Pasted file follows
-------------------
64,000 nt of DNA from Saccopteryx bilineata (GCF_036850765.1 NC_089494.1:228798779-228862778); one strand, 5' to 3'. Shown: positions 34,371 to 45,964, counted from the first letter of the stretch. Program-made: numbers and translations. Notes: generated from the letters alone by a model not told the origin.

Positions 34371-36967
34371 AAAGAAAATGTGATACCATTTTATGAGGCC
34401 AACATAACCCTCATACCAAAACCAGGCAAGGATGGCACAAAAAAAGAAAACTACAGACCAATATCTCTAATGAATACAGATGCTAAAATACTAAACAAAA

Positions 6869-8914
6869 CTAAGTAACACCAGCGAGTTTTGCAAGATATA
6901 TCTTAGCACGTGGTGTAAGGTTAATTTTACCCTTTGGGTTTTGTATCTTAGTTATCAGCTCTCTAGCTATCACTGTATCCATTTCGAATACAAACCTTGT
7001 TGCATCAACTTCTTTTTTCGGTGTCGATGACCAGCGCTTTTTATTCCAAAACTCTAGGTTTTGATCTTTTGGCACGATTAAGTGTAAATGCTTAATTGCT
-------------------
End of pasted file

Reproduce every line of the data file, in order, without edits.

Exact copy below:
64,000 nt of DNA from Saccopteryx bilineata (GCF_036850765.1 NC_089494.1:228798779-228862778); one strand, 5' to 3'. Shown: positions 34,371 to 45,964, counted from the first letter of the stretch. Program-made: numbers and translations. Notes: generated from the letters alone by a model not told the origin.

Positions 34371-36967
34371 AAAGAAAATGTGATACCATTTTATGAGGCC
34401 AACATAACCCTCATACCAAAACCAGGCAAGGATGGCACAAAAAAAGAAAACTACAGACCAATATCTCTAATGAATACAGATGCTAAAATACTAAACAAAA

Positions 6869-8914
6869 CTAAGTAACACCAGCGAGTTTTGCAAGATATA
6901 TCTTAGCACGTGGTGTAAGGTTAATTTTACCCTTTGGGTTTTGTATCTTAGTTATCAGCTCTCTAGCTATCACTGTATCCATTTCGAATACAAACCTTGT
7001 TGCATCAACTTCTTTTTTCGGTGTCGATGACCAGCGCTTTTTATTCCAAAACTCTAGGTTTTGATCTTTTGGCACGATTAAGTGTAAATGCTTAATTGCT